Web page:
The union is working hard to ensure members are informed of the rapidly changing situation at U of T. We are working diligently with the employer to ensure all health and safety precautions for COVID-19 are being followed, and are encouraging work refusals whenever workers feel unsafe. We have worked with the university to ensure members facing layoffs are supported by pushing for increased financial support, which has been granted with the top-up, alongside health benefits which are being paid by the employer at no cost to members. We are working hard to ensure members understand their financial options and are providing regular updates on any news we receive. 

Am I eligible for the CERB? 

All members who have lost their jobs, or have had their hours significantly reduced (and are now making less than $1000/month) due to reduced operations are eligible for the CERB. At the same time, all FT/PT members who are on CERB due to COVID-19 related layoffs are qualified to receive the U of T top-up. If you have another job on the side and are making more than $1000, then you are not eligible for the CERB. 

I’m not eligible for the CERB, can I still get the top-up?

No. Only members who can prove that they are in receipt of the CERB can get the top-up. 

I’m a casual and my hours were cut to zero, do I qualify for CERB?

Yes, as long as you were expecting to work. However, some casuals had their contract expire at the end of April. This means you’d only qualify for the CERB periods prior to this date, and only if you had hours cut before the end of your contract. If you were promised employment after April 30th, but no longer have work because of COVID-19, then you should apply for CERB. If you don’t qualify for CERB, but happen to be a student or a recent graduate, you can apply for the Canada Emergency Student Benefit (CESB). 

How long will the top-up last for? 

The top-up will last for a maximum of 13 weeks, or until the date of your recall, whichever comes first. 

How come the top-up isn’t available to sessional workers?

Some sessional members who do not regularly work over the summer’s have inquired into why they are not eligible for the top-up. The top-up is provided only to workers who regularly work over the summer, and were expecting to receive their regular income. The top-up is meant to support these workers on top of the CERB they are already receiving. 

What kind of Personal Protective Equipment (PPE) am I entitled to? 

Many members have been asking about access to face masks. Under previous health guidelines, masks were not been deemed mandatory or essential. However, recently masks have been made mandatory in indoor buildings that are publicly accessible across U of T, which follows new guidelines enacted by the City of Toronto and the Peel Region.  All workers are encouraged to continue practice physical distancing, and in situations when physical distancing is not possible, workers must wear a face mask. If your employer is not providing face masks, and physical distancing is not possible, you have every right to carry out a work refusal for unsafe work. All work refusals should be reported to your supervisor and health and safety representative or steward for a quick resolution.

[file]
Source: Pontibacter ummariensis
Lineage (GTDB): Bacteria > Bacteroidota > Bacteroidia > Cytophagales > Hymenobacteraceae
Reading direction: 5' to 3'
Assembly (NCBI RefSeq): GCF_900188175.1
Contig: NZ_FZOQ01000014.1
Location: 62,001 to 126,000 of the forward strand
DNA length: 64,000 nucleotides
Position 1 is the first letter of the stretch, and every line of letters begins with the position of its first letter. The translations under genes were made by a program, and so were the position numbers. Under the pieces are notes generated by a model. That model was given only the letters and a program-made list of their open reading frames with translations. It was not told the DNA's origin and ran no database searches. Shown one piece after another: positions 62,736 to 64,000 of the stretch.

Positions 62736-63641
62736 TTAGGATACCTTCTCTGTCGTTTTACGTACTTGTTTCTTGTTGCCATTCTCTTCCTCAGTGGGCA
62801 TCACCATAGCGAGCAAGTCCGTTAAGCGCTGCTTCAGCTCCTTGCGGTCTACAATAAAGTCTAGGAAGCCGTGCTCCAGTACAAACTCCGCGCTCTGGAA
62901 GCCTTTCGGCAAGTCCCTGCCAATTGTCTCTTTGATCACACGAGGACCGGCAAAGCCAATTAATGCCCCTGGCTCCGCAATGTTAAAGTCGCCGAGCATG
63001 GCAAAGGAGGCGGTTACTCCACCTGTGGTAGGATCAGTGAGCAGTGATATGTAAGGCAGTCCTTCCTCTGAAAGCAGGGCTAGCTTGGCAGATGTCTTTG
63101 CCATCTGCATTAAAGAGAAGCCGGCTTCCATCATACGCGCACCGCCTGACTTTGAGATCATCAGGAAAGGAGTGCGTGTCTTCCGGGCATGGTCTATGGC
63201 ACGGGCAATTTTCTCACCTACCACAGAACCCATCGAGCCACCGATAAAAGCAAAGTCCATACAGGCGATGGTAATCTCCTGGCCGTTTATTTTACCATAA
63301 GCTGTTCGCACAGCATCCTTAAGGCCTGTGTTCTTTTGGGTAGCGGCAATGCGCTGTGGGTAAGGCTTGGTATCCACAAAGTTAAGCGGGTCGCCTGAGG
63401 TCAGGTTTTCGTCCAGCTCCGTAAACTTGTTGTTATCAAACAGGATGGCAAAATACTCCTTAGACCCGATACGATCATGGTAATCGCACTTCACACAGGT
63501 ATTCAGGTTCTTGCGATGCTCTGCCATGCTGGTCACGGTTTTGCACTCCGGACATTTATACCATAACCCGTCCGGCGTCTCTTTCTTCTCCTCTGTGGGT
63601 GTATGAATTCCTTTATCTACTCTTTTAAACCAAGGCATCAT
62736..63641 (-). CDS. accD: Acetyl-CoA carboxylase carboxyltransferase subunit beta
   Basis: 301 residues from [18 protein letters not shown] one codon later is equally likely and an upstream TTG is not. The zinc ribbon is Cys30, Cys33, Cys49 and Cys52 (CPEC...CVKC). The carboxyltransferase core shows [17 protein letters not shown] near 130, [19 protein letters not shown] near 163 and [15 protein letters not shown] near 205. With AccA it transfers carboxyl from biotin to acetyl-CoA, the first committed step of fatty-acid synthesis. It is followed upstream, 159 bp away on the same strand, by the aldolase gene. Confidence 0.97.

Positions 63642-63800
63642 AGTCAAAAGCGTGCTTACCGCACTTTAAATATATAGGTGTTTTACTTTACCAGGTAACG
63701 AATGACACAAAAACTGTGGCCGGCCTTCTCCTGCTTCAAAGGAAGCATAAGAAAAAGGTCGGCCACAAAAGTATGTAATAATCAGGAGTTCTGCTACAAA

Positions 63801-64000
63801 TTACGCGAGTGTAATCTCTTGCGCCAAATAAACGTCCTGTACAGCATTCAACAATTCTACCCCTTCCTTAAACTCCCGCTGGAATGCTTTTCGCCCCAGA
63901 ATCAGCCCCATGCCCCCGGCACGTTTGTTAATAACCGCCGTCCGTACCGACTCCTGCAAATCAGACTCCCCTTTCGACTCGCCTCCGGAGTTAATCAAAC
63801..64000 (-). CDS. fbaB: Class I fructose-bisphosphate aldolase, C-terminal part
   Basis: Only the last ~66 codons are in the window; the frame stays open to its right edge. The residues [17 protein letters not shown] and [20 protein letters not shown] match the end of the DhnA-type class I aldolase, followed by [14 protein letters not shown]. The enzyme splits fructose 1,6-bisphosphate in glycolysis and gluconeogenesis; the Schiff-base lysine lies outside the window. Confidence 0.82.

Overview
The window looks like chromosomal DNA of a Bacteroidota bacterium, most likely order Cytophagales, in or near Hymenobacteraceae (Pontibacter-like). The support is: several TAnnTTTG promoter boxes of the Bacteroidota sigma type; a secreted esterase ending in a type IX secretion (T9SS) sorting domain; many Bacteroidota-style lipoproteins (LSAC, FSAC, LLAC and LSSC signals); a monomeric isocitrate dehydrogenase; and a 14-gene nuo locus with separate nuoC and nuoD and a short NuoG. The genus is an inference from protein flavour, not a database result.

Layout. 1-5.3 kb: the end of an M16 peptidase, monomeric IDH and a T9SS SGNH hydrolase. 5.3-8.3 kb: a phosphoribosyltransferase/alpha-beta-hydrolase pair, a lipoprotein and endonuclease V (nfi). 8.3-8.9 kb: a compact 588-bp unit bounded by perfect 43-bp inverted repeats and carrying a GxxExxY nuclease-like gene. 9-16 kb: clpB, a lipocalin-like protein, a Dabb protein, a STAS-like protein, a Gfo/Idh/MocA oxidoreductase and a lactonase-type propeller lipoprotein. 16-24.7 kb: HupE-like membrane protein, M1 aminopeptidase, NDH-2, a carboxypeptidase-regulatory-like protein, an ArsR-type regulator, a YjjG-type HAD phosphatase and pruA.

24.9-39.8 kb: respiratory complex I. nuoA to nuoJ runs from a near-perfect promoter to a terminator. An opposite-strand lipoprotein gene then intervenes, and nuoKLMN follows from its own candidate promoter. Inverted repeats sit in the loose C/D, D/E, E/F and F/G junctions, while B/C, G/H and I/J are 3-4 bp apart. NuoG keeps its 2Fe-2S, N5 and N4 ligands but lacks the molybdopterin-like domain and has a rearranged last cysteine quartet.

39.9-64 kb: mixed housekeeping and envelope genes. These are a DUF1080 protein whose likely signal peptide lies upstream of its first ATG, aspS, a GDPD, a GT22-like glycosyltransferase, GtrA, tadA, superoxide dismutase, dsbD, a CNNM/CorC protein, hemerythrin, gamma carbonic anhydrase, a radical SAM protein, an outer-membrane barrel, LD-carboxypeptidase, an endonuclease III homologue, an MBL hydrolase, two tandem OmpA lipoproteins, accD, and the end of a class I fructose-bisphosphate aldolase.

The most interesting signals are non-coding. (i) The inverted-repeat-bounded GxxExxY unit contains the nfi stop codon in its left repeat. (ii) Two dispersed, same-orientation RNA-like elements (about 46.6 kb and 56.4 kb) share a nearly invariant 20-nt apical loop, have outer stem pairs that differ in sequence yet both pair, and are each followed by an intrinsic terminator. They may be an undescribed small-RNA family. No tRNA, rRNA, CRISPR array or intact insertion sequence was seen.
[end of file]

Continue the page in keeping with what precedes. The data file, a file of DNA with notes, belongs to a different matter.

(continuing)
The union is providing non-medical masks for free to all members. Members who have not received one may pick one up from the union office, located at 703 Spadina Ave, second floor.  Please check first with your supervisor if you plan on wearing a non-medical mask to ensure it complies with workplace rules and regulations. The university is also providing two reusable non-medical masks to each employee. 

All workers must follow other health and safety guidelines to protect themselves and their colleagues. Frequent hand washing, disinfecting surfaces, maintaining distance, and wearing gloves when using chemicals, handling food service items or disposing of trash are important steps to protect one another. For more information and advice, visit https://cupe.ca/health-and-safety-practices-while-working-during-pandemic-all-sectors

The CERB and top-up is not enough, what other options do I have? 

For many members, the CERB and top-up is not enough to make ends meet and support our families. These are difficult times, and we recognize the anxiety and uncertainty it is causing. As the university begins a slow return in operations this coming September, we are hopeful that schedules and regular pay will be gradually restored

If you need immediate assistance, the province has its own emergency assistance program that you can apply for on top of CERB. Visit https://www.ontario.ca/page/apply-emergency-assistance for more information. 

How do I get involved with the union? 

We encourage all members to get more involved with their union. The best way is to contact our president Allan and ask which opportunities are available. You may be able to become a shop steward, a health and safety representative, join a committee, or even become part of the executive! We also encourage you to come out to our General Membership Meetings held every February, June, and October. 

Why should I get involved with the union? 

Because you are the union! The union is paid for and run by the members of our local. We are very lucky to be unionized, meaning we are protected by the collective agreement. The union serves both a legal and activist role that pushes back against employers, creating a stronger balance between workers interests and employer power. Getting involved strengthens the ability of our union to protect workers. Whether it’s by having your concerns heard, having an influence over the collective agreement, or by building our strength in numbers when we mobilize to fight back and protect our interests. Whenever you are booked off, you will always compensated for your time.

 

If you have any other questions, feel free to send us an email at service.workers@utoronto.ca